Ties, putters and DVDs. Seems compared to Mother's Day, fathers get the short shrift when it comes to gift-giving. Slapstick buffoonery or price-driven sale montages seemed to dominate the pitches to remember Dad's Day. The month's best of the lot paid tribute to perhaps one of the most unusual TV dads developed in recent years: Tony Soprano. A spot for HBO Video pitches the latest DVD release of The Sopranos, The Complete Fifth Season, with a montage of Tony's finest parental moments—screaming, finger-pointing, head-slapping, table-banging exchanges between father and son—to the nostalgic cheer of "Best Friend."
There were some spots that managed to deliver compelling music, a sliver of a funny moment or a classic sales pitch with an attempted twist. But somehow the pieces didn't add up to enough. Sumo wrestling roasted chickens in a Pepsi spot—funny to watch, but not very appetizing. Especially when the tag is "Pepsi. Food. Good." Not so good. Powerful percussion in a Mitsubishi spot that ends with cars bowing to each other, a lot of lead up to a not-so-bow-worthy moment. The Paul Oakenfold track in a Hummer spot that opens on a desert scene instantly grabbed us, only to quickly turn that interest into groans when the scene turns into an affected dance number on chairs that ends with flying car parts creating a Hummer around the hoofers. A new campaign for Capital One gave us hope that the Vikings series may have finally taken a turn for the better. Garth, Ivan and Marty find themselves without work and try to make it in the modern world without all the plundering and pillaging. However, the joke never quite pays off. Even a much-anticipated remake, Coca-Cola Zero's "Chilltop," was a letdown. We didn't feel the bonding, nor the chill.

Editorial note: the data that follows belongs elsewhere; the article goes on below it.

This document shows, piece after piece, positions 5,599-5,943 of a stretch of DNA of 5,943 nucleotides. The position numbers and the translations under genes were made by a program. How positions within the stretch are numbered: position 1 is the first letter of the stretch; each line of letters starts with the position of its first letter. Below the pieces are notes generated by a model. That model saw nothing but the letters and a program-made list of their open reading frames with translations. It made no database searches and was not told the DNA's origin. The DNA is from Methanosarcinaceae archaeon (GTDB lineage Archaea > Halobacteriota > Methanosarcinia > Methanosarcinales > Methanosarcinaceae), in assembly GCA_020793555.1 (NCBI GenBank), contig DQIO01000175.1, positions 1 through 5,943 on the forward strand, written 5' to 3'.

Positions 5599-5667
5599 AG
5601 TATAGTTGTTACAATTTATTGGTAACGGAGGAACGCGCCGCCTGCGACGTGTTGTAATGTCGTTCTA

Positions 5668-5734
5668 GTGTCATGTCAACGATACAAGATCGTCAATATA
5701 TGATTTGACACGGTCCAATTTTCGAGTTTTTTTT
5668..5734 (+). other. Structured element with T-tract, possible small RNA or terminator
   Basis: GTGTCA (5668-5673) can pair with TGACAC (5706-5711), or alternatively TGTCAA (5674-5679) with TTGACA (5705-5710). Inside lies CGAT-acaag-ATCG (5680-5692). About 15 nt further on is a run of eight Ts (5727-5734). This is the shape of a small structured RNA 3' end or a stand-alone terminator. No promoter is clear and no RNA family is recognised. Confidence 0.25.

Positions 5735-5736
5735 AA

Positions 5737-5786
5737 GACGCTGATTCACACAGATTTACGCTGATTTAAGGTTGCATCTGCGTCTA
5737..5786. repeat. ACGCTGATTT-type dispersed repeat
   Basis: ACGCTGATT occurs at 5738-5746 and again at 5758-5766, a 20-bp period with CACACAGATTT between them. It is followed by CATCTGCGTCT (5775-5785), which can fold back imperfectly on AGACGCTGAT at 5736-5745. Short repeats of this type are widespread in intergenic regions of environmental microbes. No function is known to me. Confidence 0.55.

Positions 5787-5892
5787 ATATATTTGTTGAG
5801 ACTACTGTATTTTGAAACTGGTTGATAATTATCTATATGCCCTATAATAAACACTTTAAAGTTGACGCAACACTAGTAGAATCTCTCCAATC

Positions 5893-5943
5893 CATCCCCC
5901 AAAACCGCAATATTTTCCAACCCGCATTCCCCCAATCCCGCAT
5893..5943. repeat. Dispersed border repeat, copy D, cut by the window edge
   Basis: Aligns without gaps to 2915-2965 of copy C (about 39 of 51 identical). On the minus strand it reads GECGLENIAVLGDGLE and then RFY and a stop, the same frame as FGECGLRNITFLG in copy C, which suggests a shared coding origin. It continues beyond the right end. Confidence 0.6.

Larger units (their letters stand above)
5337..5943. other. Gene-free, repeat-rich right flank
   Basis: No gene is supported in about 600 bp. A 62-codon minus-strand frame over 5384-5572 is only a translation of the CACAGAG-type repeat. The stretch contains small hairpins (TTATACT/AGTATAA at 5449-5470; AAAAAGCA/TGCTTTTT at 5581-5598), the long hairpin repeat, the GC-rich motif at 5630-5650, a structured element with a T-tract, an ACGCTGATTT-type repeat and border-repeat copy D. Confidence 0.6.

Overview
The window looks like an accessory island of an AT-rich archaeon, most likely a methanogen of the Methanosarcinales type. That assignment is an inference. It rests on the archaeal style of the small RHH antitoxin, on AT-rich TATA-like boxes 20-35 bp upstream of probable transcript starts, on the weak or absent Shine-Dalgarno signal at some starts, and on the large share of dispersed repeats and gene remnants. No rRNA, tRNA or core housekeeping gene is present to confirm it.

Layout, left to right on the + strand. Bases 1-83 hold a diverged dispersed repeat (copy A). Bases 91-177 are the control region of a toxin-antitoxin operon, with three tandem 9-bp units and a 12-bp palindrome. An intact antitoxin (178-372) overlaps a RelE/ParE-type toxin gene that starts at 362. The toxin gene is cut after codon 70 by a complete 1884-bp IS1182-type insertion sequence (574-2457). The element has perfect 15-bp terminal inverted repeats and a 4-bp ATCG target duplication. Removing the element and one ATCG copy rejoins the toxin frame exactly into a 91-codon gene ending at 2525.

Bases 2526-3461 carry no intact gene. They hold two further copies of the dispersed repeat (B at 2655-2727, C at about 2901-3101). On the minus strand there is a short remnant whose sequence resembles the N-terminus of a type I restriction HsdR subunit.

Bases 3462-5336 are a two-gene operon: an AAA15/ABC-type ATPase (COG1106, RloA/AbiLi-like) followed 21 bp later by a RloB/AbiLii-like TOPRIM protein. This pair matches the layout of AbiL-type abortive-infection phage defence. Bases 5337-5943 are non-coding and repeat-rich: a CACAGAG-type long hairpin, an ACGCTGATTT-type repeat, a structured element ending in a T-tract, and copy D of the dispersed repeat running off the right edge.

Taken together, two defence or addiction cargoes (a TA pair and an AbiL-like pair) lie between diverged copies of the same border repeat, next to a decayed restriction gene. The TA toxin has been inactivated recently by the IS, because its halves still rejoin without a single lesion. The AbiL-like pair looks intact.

Nike, as the brand often does, gave us one of the most powerful commercials. It features Lance Armstrong's 1996 press conference during which the professional cyclist announced his struggle with cancer, medical leave and his vow, "I intend to beat this disease." All the power of "Just do it" summed up in the most inspiring true story in the modern sports world. And you don't have to be an athlete to appreciate it. It's about life.
With not nearly the same kind of emotional oomph, ESPN's "Running Away" gives some motivational arguments for athletic activity. "Without sports," the spot asks, "how would we escape?" We watch a woman jogging with the entire cast of characters from her life trailing behind her, including her book-club friend and doctor.
Pushing an entirely different product for escapism, M&M's offered a swirling kaleidoscope of candy backed by the gentle guitar strumming of Iron & Wine's "Such Great Heights" (from the movie Garden State). It's candy for the eyes and ears too!
But yummy candy moments don't always lead to bliss. Last month's oddest candy spot, "Fiesta," came from Starburst for its Baja California flavor. It feels like a fiesta in my mouth, says one young man to another as he pops a piece in his mouth. Cut to inside his mouth, where a mariachi band is perched on his teeth, singing, only to get crushed and washed away by saliva. Ridiculously funny.
Another well-done exaggerated storyline last month came from Miller Lite's "Downpour." It's raining beer—does it get any better for a beer drinker? Oh yeah, didn't we see a beer tree in an ad recently? Next month it'll be coming out of faucets.